So, those of you following me on twitter are up to date on the whole stove situation. But for everyone else I thought I’d cathartically post about it. The stove that was here didn’t have a functional oven, so obviously that wasn’t going to work long term. I found a killer deal on a larger O’Keefe and Merrit stove on craigslist (thank you craigslist) and all was well with the world. Until everything that could go wrong did. I won’t go into detail, but it took 2 movers, 4 days, 2 trips to the hardware store, 2 plus sized magic erasers, my dad, my landlord and my somewhat limited patience to actually have the stove in place and functional. And now it’s all mine.

It’s all just in time for my forays into bread baking and my somewhat uncontrollable craving for the best chocolate chip cookies ever.

good morning

Tuesday, January 18th, 2011


Morning is my favorite time. If I could get everything done by 11:30am I would be happy. As it is, I think I get 80% of my day done by then, and then the rest is dragged out.

Eggs, tortillas, avocado and some salsa. This is breakfast every morning.

cookbook la

Friday, December 10th, 2010


Just around the corner from me is cookbook a neighborhood grocer started by Marta Teegan of Homegrown LA. They’ve saved me a couple of times already with their take out deli case. They choose a different cook book every couple of weeks and cook the deli selection from that. Right now they’re cooking out of Around My French Table.

They’ve also got great items to give for the holidays like bay leaf wreaths, Fog Linen tea towels & napkins, June Taylor jams, Lavender Honey and tons of great cookbooks.

I’m loving my neighborhood.

Roundup of Food Photography Tips

Wednesday, November 24th, 2010


With Thanksgiving tomorrow, here are some of my favorite tips from around the intertron for taking great food photos:

David Lebovitz’s Food Photo Gear and Tips
Bon Appetit’s behind the scenes with Matt from Matt Bites including tips for great iPhone pictures.
Smitten Kitchen’s approach
Pioneer Woman’s break down

Happy Thanksgiving everyone.

(P.S. the photo is of one of my favorite cakes to bake that I found via The Marion House Blog. It’s a surprisingly quick root beer chocolate bundt. I also guest posted on the blog about steamed mussels.)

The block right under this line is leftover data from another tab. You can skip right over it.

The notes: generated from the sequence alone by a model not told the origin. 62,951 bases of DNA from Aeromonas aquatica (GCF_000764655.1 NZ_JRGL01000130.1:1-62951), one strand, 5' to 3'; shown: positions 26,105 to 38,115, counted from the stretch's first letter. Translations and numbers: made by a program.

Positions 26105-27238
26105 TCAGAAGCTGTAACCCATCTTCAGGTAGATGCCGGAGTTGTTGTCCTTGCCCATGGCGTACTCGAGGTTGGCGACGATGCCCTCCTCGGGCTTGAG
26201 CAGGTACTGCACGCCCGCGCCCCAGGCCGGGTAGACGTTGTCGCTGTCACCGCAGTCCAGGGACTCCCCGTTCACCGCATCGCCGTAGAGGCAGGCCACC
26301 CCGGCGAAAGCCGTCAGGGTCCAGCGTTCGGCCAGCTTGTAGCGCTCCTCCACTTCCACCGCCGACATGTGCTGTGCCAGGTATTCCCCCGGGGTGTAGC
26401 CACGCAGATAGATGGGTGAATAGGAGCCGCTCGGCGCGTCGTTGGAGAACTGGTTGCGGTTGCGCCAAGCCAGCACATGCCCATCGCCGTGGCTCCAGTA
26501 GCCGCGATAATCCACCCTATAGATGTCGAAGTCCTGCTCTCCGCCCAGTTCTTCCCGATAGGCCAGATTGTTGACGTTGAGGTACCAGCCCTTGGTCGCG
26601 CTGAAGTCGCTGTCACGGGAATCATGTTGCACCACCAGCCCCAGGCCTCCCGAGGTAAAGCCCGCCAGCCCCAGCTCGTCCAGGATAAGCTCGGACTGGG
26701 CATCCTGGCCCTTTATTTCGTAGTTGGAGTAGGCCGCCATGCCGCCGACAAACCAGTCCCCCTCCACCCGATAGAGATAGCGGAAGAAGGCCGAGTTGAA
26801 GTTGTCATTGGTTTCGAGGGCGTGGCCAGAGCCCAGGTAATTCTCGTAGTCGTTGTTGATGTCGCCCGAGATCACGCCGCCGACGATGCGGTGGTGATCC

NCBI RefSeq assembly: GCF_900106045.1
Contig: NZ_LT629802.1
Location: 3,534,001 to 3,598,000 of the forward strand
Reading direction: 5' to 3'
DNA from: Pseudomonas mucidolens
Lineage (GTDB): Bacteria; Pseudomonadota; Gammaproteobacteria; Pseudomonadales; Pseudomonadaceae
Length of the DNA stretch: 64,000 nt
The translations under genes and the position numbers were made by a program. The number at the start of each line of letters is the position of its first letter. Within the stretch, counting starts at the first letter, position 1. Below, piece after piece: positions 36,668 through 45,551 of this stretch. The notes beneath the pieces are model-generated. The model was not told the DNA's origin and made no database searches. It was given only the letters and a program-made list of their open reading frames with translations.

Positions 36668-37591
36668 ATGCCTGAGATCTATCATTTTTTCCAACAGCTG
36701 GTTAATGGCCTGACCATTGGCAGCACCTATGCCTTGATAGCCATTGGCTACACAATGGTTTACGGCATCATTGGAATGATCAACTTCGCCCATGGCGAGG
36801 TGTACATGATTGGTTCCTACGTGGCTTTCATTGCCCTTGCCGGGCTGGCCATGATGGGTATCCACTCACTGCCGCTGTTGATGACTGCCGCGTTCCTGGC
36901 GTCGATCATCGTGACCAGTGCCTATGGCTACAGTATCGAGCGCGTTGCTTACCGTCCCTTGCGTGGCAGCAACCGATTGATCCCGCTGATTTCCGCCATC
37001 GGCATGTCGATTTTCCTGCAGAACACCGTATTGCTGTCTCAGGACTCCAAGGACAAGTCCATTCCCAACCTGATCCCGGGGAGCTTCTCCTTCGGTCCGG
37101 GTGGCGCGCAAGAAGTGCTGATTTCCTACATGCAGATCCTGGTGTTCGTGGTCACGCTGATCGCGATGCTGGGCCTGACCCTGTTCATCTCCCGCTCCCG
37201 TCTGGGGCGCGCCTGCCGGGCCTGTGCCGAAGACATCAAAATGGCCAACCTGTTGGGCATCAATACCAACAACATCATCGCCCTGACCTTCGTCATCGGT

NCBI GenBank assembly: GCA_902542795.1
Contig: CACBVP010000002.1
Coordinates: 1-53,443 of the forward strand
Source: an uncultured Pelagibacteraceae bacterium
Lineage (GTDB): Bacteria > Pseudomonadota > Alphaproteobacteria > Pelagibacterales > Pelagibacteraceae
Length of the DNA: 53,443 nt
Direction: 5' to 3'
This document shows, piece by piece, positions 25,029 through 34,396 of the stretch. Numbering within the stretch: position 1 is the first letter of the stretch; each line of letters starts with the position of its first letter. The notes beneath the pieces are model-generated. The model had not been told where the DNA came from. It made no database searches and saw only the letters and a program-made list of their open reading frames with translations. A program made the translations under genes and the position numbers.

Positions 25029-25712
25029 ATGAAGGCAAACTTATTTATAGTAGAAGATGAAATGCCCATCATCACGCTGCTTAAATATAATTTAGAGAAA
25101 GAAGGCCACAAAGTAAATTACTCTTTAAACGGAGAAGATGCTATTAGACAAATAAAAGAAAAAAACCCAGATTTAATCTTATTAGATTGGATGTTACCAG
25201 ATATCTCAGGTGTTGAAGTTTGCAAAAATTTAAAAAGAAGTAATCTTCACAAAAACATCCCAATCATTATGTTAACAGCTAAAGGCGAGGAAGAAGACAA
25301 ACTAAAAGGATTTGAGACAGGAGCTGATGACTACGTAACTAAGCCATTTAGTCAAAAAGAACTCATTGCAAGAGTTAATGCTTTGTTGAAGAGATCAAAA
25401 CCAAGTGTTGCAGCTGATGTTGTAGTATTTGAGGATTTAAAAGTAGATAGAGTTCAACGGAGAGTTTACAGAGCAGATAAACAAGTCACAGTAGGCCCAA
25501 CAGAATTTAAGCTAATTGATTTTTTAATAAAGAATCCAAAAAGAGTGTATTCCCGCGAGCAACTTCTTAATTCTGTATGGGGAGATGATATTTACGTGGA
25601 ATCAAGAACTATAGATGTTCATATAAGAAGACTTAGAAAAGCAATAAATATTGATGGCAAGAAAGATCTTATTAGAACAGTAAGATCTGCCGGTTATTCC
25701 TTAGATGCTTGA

Langues de Chat

Sunday, September 26th, 2010


My Aunt came back from France with a little gift for me: A box of Langues de Chat from La Duree (recently most known for their Macarons). Of course the packaging is amazing (the cat! with its tongue out!) and the little butter cookies inside are delicate and delicious.



I Heart Cake

Tuesday, September 7th, 2010





Hope everyone had a great labor day. I spent some time with friends and family out in Palm Springs. Thanks for everyone’s suggestions for dealing with heartbreak. If I can offer my insights so far:

1) See friends often
2) Wear nice clothes (don’t just sit around in sweats)
3) Exercise
4) Watch funny things (like this and this and this.)
5) Keep Busy (thankfully I’ve gotten a chance to work with some amazing people recently: from Kelly LaPlante to Rue Magazine to my old boss Nadia Geller).

Once I have my own place again I would love to get a series of these amazing Cake Paintings from Paul Ferney. They make me so happy.

Nougat de Montélimar

Tuesday, July 20th, 2010


I made this Nougat with my Tante Marie a while ago and even posted about it, but now I put together a much more in depth post and recipe for The Kitchn. It’s involved, but totally worth it if you have any interest at all in making the most delicious candy on earth. Of course, if you’d rather skip it, you can buy Nougat at The Little Flower Candy Company right here in Pasadena.

OK, consider me on vacation, see you at the end of the month!